Block on Trump's Asylum Ban Upheld by Supreme Court
In a reminder that state statutes can be woefully behind the times when it comes to technology and crime, a Georgia appeals court overturned a man's conviction for surreptitiously taking cell phone video underneath a woman's skirt without her consent. The practice, known as "upskirting," is disgusting, odious, and morally reprehensible, but, as the court in this case pointed out, not technically illegal under some current state statutes.
So how was the man convicted in the first place? And how did he ultimately end up going free? Here's a look at Georgia's privacy law and what the court said.
There's no question about what Brandon Lee Gary did:
The undisputed facts show that while employed at a Houston County Publix store, Gary aimed his cell-phone camera underneath the skirt of the victim and recorded video. Film from the store's security cameras showed that Gary aimed his camera underneath the victim's skirt at least four times as the victim walked and shopped in the aisles of the Publix. When questioned by police, Gary admitted to using his cell phone to take video recordings underneath the victim's skirt as she walked in two separate areas of the store.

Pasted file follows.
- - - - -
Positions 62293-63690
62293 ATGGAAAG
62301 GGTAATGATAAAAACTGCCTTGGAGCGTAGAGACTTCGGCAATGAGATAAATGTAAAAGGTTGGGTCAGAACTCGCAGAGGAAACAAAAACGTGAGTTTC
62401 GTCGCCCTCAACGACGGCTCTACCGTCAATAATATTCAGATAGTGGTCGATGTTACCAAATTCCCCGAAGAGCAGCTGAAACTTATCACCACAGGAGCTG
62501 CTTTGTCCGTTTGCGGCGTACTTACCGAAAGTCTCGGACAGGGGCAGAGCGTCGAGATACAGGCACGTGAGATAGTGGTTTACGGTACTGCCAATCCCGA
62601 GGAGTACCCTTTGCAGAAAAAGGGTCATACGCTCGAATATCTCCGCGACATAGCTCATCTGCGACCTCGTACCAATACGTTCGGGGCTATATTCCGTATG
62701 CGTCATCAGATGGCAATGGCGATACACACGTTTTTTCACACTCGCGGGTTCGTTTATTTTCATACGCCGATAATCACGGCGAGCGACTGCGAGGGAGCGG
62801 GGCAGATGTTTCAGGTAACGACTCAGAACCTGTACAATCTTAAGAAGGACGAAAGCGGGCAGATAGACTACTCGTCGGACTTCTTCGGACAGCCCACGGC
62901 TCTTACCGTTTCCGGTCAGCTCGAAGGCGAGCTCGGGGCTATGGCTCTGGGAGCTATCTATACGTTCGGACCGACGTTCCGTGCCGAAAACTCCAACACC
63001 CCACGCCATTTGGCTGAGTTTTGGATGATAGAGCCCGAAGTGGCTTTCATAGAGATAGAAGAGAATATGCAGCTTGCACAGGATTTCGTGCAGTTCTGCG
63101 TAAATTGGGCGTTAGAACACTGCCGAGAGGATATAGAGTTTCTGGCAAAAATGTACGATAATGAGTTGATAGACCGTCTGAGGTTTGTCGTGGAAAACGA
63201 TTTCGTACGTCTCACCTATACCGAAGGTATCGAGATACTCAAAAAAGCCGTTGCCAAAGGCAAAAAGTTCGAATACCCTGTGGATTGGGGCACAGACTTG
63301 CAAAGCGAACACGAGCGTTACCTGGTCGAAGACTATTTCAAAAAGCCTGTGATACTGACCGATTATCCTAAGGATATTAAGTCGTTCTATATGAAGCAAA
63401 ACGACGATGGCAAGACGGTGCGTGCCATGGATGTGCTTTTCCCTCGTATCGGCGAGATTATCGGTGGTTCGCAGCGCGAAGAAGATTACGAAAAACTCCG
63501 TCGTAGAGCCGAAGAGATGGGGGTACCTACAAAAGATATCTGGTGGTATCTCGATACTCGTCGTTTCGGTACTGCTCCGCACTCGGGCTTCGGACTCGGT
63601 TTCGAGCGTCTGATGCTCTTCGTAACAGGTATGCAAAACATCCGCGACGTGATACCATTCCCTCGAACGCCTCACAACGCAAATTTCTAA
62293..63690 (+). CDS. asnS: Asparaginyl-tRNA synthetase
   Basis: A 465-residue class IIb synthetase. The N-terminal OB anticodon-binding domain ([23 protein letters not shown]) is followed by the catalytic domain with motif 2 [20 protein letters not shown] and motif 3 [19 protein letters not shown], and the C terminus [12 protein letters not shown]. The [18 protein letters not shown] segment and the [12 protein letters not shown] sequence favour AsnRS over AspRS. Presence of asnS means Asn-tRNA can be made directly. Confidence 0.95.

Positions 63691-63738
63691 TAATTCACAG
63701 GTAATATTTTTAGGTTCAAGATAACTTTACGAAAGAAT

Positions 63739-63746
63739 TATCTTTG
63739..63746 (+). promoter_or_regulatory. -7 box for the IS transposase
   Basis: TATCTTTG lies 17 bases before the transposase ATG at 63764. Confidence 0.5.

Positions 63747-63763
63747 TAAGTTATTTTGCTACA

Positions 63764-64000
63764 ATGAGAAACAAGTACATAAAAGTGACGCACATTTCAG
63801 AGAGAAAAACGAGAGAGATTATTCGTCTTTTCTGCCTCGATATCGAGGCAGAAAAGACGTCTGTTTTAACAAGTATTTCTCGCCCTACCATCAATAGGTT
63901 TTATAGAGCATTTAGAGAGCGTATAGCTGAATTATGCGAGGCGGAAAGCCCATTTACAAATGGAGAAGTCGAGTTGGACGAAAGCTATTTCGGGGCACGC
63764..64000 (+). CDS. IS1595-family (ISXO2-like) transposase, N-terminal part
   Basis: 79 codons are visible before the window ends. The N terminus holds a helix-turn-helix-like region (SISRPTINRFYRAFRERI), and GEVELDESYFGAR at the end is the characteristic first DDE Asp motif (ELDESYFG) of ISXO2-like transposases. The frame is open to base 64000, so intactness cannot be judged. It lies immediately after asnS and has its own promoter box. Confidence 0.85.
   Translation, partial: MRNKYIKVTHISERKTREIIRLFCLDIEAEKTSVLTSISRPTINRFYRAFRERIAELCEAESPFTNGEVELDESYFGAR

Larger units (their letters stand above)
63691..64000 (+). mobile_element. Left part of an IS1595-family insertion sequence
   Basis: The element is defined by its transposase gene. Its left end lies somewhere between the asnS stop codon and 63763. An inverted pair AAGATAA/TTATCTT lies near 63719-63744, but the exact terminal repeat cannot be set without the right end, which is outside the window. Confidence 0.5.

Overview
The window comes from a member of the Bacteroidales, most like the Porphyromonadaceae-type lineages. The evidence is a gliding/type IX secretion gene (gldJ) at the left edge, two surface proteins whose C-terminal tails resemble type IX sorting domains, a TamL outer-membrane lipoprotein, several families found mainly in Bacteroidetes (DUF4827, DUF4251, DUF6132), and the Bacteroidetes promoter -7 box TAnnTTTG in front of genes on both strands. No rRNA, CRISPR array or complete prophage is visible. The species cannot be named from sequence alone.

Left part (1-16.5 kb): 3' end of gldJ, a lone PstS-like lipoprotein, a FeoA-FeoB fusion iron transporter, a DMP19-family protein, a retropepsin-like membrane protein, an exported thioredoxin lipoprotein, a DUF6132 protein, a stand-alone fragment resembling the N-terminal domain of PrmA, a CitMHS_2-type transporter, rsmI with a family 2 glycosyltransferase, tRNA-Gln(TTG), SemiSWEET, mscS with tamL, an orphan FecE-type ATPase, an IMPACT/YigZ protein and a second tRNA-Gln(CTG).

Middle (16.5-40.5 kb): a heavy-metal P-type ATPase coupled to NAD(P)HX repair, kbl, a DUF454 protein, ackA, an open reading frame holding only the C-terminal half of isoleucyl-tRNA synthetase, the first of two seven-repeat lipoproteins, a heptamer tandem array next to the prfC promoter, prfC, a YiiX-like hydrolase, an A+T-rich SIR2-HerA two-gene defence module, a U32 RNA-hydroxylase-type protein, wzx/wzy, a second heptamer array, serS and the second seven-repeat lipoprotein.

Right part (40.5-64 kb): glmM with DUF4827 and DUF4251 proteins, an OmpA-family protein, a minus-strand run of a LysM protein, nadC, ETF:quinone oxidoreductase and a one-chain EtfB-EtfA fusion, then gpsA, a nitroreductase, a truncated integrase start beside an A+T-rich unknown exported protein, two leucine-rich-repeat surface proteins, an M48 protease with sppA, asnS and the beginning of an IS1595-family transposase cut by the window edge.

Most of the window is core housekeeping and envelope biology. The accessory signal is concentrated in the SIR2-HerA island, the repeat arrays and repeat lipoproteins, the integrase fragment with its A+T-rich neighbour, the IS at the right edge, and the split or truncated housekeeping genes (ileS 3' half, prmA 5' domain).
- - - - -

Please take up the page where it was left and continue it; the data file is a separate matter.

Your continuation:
The victim caught Gary in the act and he was arrested, charged, and convicted of invasion of privacy. While the court admitted Gary's conduct was patently offensive and an invasion of the victim's privacy, "the only issue presented by this appeal is whether the defendant's conduct constitutes a criminal invasion of privacy, in violation of OCGA section 16-11-62 (2)."
The criminal statute at issue prohibits "Any person, through the use of any device, without the consent of all persons observed, to observe, photograph, or record the activities of another which occur in any private place and out of public view." Gary's appeal hinged on the definition of "private place": he argued that a public supermarket is not a private place, while the trial court found "the area of the victim's body underneath her skirt constituted a 'private place'" under the law.
The state Court of Appeals agreed with Gary, that the statute "does not criminalize the observation or filming of an individual who is in a public place." As Judge Elizabeth Branch wrote for the majority opinion, "it is regrettable that no law currently exists which criminalizes Gary's reprehensible conduct ... The remedy for this problem, however, lies with the General Assembly, not this court."
So, when will the General Assembly get around to closing this legal loophole? Maybe not until next year when the legislature re-convenes in the spring. "So we're going to have six months or so where these creeps can run around doing this stuff," said Georgia senator Vincent Ford.
Georgia isn't the only state to struggle with upskirting legislation. Massachusetts was forced to enact an upskirting ban one day after its Supreme Judicial Court decided the practice wasn't illegal under existing statutes. Texas tried to criminalize upskirting, only to have the law deemed unconstitutional by the state's Court of Criminal Appeals. Georgia will need to be more careful in crafting its anti-upskirting legislation.